Halogen Software Accused of Fraudulent Business Practices

Fraud

Allegations of fraud lead to a number of ethical questions. Ottawa-based tech company, Halogen Software, is in hot water after allegations of fraudulent business practices surfaced last month.

Allegations of fraud lead to a number of ethical questions. Ottawa-based tech company, Halogen Software, is in hot water after allegations of fraudulent business practices surfaced last month. SuccessFactors Inc., is a California company that has accused Halogen of setting up a bogus company, the Magnus Group, to gather information from them. SuccessFactors is suing Halogen for fraud and unspecified damages. Halogen has fired back at the allegations, filing a motion to dismiss the case – which has been scheduled for mid July.

The Allegations

In the Vancouver Sun article “Intrigue and mystery: lawsuit reveals cutthroat competition in software management industry,” James Bagnall notes that the spokesperson on behalf of Halogen failed to answer whether or not Halogen actually created the Magnus Group. Bangall then goes on to discuss how SuccessFactors came to the realization that the Magnus Group wasn’t a real company:

“In August 2010, SuccessFactors’ regional sales manager Scott Larkins fielded a call from Anna Rodriguez, who said she represented The Magnus Group and wanted a sales demonstration of SuccessFactors’ software. According to SuccessFactors’ complaint, Rodriguez said The Magnus Group had more than 500 employees and pointed Larkins to a website that claimed the firm was headquartered in Valparaiso, Indiana. During the summer, Larkins conducted several detailed web presentations of his company’s software for Rodriguez, tailored for customers with more than 500 employees.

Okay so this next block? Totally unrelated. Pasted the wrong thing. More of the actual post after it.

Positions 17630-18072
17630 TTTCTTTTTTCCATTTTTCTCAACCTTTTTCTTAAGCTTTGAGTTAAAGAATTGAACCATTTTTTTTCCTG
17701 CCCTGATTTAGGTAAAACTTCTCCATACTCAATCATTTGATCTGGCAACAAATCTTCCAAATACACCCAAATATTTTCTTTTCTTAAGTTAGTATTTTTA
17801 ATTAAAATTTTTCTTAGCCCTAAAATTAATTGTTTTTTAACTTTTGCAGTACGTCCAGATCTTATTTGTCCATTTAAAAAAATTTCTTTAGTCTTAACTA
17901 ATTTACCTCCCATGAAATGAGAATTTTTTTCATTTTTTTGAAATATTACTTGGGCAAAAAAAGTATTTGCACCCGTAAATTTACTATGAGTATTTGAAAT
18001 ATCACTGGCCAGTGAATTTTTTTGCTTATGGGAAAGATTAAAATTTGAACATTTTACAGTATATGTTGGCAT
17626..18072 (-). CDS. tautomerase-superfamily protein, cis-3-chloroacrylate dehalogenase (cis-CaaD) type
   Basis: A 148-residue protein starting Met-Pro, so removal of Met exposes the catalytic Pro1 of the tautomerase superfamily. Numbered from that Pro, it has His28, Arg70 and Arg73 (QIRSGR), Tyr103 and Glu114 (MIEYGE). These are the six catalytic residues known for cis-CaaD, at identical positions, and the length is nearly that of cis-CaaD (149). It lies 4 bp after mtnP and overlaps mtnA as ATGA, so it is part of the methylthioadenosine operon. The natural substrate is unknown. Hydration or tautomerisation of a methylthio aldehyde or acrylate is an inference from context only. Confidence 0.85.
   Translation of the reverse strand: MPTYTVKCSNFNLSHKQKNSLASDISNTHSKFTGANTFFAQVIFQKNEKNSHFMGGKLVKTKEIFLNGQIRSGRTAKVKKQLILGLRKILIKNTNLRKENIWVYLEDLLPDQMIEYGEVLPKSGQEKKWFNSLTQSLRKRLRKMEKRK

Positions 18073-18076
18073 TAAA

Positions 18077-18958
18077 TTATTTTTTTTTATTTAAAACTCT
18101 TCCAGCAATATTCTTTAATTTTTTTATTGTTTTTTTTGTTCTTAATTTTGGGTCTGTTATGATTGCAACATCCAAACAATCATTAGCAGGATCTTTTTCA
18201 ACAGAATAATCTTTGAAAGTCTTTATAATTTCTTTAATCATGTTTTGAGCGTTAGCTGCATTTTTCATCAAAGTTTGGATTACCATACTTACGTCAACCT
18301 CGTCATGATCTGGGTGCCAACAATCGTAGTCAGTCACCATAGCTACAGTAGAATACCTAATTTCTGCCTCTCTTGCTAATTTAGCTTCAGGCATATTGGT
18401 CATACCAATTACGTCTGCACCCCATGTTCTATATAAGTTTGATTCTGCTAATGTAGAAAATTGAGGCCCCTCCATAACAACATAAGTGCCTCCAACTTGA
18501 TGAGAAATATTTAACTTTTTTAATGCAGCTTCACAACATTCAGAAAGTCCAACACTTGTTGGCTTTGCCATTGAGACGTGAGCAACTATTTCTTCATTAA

When Rodriguez abruptly changed her mind in September about purchasing SuccessFactors’ products, Larkins grew suspicious. His company later determined that The Magnus Group was fake. For instance, the address listed on the firm’s website belonged until a year ago to The Family Express, an operator of convenience stores, which moved its headquarters. The property has been for sale ever since.”

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The article offers other claims in the SuccessFactors case that the Magnus Group was tied to Halogen Software, such as:

  • Emails from Rodriguez were sent from an IP address owned by Halogen.
  • The website for the Magnus Group was designed by a company outside of Ottawa, not one in Indiana.
  • The website design company information was removed from the Magnus Group website, which is no longer in operation.

SuccessFactors is claiming that Rodriguez was provided with a lot of detail about the company’s products and other services during the sales pitches and demonstrations she was given. Bagnall’s article also mentions that SuccessFactors claims that the features discussed in the meetings with Rodriguez have now been incorporated into Halogen’s products and services.

Halogen Fires Back

James Bagnall wrote an update on the Halogen case in the Ottawa Citizen article “Kanata’s Halogen seeks to dismiss fraud case,” which includes Halogen’s take on the allegations:

 “The gist of Halogen’s defense is that SuccessFactors freely provided information about its products to Magnus Group representative Anna Rodriguez without demanding a non-disclosure agreement. Halogen also argues that the pieces of information offered were not trade secrets, and that SuccessFactors hasn’t been able to establish that it suffered financially. “This does not constitute legally cognizable claims for trade secret misappropriation, intentional interference with prospective economic relations, or violation of the Federal Computer Fraud and Abuse Act,” Halogen said in its filing.”

It will be interesting to see what happens in July when the motion takes to the court room. In the mean time, this case raises some very important ethical questions that businesses need to pay attention to.

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Article Published May 24, 2011

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